The Compromises of the Constitution

A Palisadian Perspective

By MARYAM ZAR | Contributing Writer

Last year I was asked to help judge the Area Oratorical Contest of high school-aged kids arguing the Constitution at the American Legion Post in Pacific Palisades.

It was my first time being involved in this 70-plus-year tradition, and I was tense about my own skill to judge something so lofty as researched arguments on some aspect of our Constitution.

As an immigrant, the U.S. Constitution is something I admire. It is a document I’ve studied—perhaps more intently than most—and have toiled to understand in order to comprehend its timeless application to an ever-evolving world.

Those of us who come to this country from lands without fair founding documents that have been infinitely thought out to stand the test of time and withstand the corruption that comes with it appreciate the blueprint of America in an authentic way. We know what it looks like when no such document exists, or where there are no checks and balances to make sure it’s followed.

But I did OK that year, and met a few other local judges I came to learn from and admire.

This year, I was asked to judge again and relished the chance, now with new-found confidence that I was up to the task—an old pro perhaps.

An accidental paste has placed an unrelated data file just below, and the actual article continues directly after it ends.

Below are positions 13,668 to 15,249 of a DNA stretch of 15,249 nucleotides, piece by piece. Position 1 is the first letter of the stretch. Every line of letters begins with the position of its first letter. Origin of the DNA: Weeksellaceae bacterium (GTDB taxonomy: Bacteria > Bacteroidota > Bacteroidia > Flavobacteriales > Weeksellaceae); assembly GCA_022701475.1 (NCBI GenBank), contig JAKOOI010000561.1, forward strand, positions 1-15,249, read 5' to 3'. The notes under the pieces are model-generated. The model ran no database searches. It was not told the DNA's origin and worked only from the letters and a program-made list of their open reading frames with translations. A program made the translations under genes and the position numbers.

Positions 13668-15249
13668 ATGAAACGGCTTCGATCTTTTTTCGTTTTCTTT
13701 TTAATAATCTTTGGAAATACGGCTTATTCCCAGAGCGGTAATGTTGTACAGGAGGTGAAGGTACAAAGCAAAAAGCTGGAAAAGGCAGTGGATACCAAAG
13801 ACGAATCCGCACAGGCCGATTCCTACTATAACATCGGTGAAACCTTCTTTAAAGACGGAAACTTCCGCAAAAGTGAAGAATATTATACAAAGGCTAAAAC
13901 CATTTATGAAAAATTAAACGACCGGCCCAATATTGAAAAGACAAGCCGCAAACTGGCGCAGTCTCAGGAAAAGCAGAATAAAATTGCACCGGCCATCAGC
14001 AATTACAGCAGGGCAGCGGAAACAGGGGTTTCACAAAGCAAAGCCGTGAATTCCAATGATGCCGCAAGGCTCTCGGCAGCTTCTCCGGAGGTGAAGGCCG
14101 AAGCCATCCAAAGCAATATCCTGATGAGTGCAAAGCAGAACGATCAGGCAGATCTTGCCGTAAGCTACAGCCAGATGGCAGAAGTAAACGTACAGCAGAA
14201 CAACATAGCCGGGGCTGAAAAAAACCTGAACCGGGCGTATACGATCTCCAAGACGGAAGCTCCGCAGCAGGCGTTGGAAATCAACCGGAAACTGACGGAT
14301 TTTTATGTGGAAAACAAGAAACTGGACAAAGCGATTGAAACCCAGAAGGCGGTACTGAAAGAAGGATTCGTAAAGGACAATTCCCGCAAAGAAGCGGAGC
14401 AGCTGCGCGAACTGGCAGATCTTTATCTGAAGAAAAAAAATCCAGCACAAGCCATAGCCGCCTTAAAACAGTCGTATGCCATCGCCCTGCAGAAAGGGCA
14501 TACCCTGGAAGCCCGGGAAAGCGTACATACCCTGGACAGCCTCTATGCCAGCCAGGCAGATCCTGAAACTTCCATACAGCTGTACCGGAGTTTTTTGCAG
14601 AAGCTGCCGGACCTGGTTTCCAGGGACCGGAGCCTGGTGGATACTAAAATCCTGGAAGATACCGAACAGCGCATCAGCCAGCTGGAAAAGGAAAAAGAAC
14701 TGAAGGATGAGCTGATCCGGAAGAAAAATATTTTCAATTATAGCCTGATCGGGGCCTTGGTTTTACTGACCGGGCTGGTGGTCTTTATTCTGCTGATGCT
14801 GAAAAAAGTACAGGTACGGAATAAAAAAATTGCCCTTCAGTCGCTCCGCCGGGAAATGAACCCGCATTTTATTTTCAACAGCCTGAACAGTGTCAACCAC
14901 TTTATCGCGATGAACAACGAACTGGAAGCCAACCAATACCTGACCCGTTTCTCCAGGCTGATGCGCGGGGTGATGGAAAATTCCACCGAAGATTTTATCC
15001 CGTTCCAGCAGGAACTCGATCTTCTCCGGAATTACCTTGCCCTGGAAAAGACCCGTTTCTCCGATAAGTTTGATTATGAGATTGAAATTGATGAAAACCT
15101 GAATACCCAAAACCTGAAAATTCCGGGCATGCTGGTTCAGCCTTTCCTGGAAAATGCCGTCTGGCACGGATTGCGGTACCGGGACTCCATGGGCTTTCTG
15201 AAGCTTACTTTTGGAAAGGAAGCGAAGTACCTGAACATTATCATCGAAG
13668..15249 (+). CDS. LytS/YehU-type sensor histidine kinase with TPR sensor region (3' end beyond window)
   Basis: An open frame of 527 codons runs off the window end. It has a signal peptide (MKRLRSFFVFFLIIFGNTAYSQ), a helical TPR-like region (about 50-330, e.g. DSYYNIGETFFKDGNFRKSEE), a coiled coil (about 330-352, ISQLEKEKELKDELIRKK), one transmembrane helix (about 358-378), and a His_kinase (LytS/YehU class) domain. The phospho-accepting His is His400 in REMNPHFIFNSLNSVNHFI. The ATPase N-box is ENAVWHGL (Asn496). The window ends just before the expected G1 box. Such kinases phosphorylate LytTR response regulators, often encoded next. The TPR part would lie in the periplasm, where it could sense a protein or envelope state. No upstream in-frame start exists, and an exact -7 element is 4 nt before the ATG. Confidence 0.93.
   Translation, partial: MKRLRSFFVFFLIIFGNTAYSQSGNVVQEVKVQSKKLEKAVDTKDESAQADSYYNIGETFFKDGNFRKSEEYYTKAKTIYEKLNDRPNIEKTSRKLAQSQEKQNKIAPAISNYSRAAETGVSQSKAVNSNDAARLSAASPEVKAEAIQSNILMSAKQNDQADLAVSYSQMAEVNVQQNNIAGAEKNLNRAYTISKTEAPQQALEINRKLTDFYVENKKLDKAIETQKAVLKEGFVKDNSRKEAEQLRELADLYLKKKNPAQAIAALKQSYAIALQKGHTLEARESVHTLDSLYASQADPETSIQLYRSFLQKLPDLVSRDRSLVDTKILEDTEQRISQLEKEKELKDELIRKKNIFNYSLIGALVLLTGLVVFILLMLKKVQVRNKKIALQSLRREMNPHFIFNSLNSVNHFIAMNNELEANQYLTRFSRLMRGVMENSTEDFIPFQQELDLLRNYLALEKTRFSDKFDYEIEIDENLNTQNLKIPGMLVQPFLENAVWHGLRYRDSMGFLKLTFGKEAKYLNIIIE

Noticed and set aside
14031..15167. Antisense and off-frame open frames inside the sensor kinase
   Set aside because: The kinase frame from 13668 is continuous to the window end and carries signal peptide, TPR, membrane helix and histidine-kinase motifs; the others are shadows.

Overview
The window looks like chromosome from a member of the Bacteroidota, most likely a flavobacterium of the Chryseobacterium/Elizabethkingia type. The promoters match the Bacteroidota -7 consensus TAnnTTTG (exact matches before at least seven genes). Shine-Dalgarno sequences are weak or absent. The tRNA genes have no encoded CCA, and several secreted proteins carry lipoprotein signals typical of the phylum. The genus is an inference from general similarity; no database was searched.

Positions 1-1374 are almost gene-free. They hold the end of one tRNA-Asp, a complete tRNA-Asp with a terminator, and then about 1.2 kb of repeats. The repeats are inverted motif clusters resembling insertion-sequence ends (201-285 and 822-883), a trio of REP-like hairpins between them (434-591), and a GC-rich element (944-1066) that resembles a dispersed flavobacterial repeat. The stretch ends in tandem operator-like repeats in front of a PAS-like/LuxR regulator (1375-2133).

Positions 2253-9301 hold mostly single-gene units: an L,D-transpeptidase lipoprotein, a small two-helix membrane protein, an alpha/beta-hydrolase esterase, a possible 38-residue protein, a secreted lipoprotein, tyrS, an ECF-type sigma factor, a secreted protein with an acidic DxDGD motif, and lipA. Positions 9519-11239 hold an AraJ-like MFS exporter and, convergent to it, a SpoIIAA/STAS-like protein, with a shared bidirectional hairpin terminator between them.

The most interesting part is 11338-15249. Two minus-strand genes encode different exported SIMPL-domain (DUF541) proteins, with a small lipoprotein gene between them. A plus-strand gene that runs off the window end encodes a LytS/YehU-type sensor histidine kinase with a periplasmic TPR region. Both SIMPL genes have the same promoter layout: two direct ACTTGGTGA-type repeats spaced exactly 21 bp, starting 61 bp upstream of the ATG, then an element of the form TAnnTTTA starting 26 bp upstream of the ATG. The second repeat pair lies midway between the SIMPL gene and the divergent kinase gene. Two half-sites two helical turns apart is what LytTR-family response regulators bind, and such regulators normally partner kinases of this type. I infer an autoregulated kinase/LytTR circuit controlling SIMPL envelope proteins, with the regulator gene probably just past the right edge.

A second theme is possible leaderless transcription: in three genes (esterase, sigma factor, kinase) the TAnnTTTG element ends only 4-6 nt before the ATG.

This year, the main point of presentation was focused on the inherent spirit of compromise built into the Constitution. Who knew that in this moment of our American history, when compromise seems so hard to attain by our leaders, we’d learn that our Constitution was written not only to encourage it, but to thrive on it in order to persist?

The ultimate winner of the oratorical contest on the day I was sitting in the role of judge argued that in fact, the constitution was begotten through the spirit of compromise at the Constitutional Convention, where men vehemently disagreed, but came together for the common good as Founding Fathers and drafted a compromise agreement that has guided Americans since.

That document has rendered us the beacon of hope around the globe. It has bestowed us with the lofty accolade of being a free people and has presented us on a moral high ground for centuries.

As we stand at the precipice of modern living in ways our founders could never have foretold, we still look to the constitution for guidance, and we count on it to enable the compromises that keep us morning forward, yet ground us to the tenets we were founded upon.

I found myself dabbing my eyes as the young presenters spoke so knowledgeably about the founding principles upon which they can build their future. I could not have been more thankful to have been among the people sitting in that hall, contemplating the virtues of our way of life, codified in laws and guaranteed by a 100s-year-old document that we all can agree holds the promise to guide us for centuries to come.

Daniella Wilson, who won the regional level American Legion Oratorical Contest contest held in Pacific Palisades, has won the Area 6 competition on Sunday, February 23, at the Hollywood Post. She moves on to the Department of California State level finals in Clovis.